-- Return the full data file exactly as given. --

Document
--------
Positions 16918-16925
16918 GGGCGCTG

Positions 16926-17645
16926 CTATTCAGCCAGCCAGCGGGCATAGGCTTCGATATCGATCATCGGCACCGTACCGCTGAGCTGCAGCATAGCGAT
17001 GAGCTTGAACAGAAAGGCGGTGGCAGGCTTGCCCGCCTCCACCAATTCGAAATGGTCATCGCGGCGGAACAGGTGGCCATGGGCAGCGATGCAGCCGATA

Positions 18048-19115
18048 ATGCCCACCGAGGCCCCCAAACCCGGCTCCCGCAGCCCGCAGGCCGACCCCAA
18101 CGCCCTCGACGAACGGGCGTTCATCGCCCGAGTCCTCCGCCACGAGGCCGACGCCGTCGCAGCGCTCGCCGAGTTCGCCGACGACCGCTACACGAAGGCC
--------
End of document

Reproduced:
Positions 16918-16925
16918 GGGCGCTG

Positions 16926-17645
16926 CTATTCAGCCAGCCAGCGGGCATAGGCTTCGATATCGATCATCGGCACCGTACCGCTGAGCTGCAGCATAGCGAT
17001 GAGCTTGAACAGAAAGGCGGTGGCAGGCTTGCCCGCCTCCACCAATTCGAAATGGTCATCGCGGCGGAACAGGTGGCCATGGGCAGCGATGCAGCCGATA

Positions 18048-19115
18048 ATGCCCACCGAGGCCCCCAAACCCGGCTCCCGCAGCCCGCAGGCCGACCCCAA
18101 CGCCCTCGACGAACGGGCGTTCATCGCCCGAGTCCTCCGCCACGAGGCCGACGCCGTCGCAGCGCTCGCCGAGTTCGCCGACGACCGCTACACGAAGGCC